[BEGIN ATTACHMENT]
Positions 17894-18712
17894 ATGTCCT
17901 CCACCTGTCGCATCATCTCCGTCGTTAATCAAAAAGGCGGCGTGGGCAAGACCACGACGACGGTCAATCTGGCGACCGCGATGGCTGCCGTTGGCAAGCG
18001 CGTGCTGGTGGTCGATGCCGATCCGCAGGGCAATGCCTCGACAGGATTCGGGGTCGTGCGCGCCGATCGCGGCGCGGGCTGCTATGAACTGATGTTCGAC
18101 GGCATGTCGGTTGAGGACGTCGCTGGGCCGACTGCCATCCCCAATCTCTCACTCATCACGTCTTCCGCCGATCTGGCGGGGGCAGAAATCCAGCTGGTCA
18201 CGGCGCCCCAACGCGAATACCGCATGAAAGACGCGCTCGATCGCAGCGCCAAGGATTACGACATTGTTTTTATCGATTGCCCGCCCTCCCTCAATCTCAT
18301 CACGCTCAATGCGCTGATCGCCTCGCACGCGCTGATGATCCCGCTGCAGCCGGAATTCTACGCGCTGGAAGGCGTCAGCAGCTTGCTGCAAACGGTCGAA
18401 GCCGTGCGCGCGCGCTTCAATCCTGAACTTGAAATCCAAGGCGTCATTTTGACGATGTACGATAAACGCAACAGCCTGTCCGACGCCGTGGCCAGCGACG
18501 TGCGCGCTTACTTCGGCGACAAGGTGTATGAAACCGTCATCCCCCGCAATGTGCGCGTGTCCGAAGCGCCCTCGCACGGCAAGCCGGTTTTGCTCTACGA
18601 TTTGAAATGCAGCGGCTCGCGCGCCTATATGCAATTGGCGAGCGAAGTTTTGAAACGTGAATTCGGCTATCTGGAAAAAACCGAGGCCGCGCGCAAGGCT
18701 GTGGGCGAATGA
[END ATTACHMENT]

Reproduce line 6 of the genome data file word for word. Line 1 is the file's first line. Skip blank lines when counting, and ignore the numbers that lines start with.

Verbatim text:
18201 CGGCGCCCCAACGCGAATACCGCATGAAAGACGCGCTCGATCGCAGCGCCAAGGATTACGACATTGTTTTTATCGATTGCCCGCCCTCCCTCAATCTCAT